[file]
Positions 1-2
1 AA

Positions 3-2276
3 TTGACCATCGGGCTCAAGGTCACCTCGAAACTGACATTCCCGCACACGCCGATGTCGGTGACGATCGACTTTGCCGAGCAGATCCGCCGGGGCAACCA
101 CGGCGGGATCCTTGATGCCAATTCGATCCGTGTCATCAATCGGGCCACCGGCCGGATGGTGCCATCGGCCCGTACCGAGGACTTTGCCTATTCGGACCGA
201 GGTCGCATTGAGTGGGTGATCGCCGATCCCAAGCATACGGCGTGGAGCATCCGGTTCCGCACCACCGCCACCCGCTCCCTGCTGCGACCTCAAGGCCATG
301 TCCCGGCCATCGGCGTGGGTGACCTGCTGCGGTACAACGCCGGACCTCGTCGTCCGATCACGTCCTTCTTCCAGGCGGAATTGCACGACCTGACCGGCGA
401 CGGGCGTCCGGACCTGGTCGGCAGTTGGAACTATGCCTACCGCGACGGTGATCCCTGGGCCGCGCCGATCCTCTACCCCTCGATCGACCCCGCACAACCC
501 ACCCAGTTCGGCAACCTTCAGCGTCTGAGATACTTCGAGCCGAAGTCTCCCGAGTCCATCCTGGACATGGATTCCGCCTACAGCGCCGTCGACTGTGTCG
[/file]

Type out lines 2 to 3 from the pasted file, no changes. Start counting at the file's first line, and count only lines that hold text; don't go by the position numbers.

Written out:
1 AA

Positions 3-2276